The luxury cannabis company Hiku Brands Ltd. (HIKU) announced the filing of its financial results for the quarter ending on March 31, 2018.
“The first quarter of 2018 was one that focused on solidifying our vertically integrated cannabis company and positioning us to win in the legal adult-use market in Canada.” said Alan Gertner, CEO of Hiku. “With our solid foundation of Tokyo Smoke and its existing retail footprint, our artisanal handcrafted cannabis grown at DOJA’s state of the art facility in British Columbia, and our iconic brands like Van der Pop and Maïtri, we believe that Hiku is very well positioned to usher in the adult-use cannabis sector in Canada.”
The company’s revenue for the quarter was relatively small, totaling C$246,143. The vast majority of that revenue was gobbled up by the retail cost of sales, which totaled C$202,431. The company managed to squeak out a gross profit of C$15,554. Overall, Hiku posted a net loss of $9.1 million for a loss per share of eight cents versus last year’s loss per share of one cent.
Although the numbers on paper are less than favorable, it is important to note that this is still a relatively new company that hasn’t even begun to sell dried cannabis. Since launching in January 2018, the company has been busy obtaining retail licenses and forging partnerships.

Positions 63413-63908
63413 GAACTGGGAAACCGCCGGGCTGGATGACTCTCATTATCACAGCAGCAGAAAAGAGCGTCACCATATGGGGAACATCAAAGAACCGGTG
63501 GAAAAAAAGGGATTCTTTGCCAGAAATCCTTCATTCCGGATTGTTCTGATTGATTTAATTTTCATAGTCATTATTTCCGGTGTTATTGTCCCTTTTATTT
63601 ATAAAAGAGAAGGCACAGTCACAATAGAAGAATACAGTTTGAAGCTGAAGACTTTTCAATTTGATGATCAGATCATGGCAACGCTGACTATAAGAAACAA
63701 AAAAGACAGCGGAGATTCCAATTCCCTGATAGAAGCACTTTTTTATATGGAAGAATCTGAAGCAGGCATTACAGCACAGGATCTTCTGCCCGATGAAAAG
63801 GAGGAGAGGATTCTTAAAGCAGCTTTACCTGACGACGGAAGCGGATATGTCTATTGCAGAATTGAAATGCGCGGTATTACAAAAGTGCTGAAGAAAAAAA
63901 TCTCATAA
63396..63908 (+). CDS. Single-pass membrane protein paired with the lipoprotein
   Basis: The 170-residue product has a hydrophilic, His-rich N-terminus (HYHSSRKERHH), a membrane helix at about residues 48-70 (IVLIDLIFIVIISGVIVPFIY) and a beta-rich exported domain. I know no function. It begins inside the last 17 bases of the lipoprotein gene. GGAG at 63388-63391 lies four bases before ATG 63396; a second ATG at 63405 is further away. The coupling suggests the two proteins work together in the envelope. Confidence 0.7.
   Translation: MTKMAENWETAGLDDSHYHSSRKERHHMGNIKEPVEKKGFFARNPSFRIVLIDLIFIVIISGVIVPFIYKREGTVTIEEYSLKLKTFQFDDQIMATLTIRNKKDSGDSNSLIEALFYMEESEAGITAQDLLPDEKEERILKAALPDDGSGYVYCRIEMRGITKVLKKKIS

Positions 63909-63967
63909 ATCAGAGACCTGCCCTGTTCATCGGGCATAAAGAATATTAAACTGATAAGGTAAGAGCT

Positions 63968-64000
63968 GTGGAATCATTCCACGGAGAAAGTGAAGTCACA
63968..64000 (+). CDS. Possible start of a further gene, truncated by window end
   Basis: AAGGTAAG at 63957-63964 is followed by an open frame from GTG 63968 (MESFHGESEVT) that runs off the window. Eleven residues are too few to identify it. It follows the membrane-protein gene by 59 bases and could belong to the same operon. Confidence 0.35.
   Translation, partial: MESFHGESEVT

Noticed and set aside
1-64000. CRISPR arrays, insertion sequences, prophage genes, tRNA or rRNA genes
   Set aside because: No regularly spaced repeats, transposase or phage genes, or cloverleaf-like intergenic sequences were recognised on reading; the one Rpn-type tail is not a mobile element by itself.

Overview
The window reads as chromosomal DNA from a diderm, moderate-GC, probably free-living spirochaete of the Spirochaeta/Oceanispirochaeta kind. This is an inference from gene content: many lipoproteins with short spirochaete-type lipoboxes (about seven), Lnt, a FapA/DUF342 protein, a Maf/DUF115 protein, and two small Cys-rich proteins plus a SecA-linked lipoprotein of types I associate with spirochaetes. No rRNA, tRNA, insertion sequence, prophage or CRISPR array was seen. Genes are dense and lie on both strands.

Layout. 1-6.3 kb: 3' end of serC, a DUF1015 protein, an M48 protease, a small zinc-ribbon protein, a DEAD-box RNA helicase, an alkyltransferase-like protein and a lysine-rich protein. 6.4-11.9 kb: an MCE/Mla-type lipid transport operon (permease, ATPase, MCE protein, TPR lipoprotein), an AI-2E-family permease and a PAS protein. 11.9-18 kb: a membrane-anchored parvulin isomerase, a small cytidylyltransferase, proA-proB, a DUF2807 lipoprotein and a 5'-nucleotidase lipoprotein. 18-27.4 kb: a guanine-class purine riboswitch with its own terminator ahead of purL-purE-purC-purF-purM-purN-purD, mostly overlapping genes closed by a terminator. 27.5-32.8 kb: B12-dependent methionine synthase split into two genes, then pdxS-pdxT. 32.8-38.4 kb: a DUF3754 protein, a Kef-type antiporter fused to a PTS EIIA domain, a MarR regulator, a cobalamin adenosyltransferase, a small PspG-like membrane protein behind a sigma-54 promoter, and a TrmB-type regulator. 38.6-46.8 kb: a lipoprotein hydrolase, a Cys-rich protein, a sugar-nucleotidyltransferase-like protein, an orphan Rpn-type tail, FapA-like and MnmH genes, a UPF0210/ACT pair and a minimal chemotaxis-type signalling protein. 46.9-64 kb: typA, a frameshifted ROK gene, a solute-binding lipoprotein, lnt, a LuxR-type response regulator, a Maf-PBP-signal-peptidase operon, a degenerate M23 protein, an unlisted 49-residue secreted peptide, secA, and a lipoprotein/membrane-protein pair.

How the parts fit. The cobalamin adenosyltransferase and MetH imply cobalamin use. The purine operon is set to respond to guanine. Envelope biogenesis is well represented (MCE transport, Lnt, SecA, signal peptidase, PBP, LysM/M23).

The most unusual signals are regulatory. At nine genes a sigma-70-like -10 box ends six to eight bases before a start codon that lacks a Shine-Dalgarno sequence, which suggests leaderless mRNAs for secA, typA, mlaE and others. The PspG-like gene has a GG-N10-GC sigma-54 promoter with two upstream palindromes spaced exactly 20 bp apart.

Most recently the company announced that it would merge with the medical cannabis brand WeedMD, which also filed their financial results today. The company reported a 33% quarter over quarter increase in sales and a revenue of $1.14 million.
Although WeedMD also reported a net loss of $1.4 million, the company should be able to absorb the loss with a cash balance of approximately $48 million; most of which was raised in the last quarter. Should the merger between the two companies go through, both parties stand to benefit.
WeedMD will be able to supply that cannabis production infrastructure that is currently lacking in Hiku. Merging with Hiku, which specializes in high end cannabis brands, will allow WeedMD to sell its cannabis at a higher price and increase its profit margin. At the moment both companies are burning through their budget, but once recreational cannabis sales go live in Canada that may not be the case.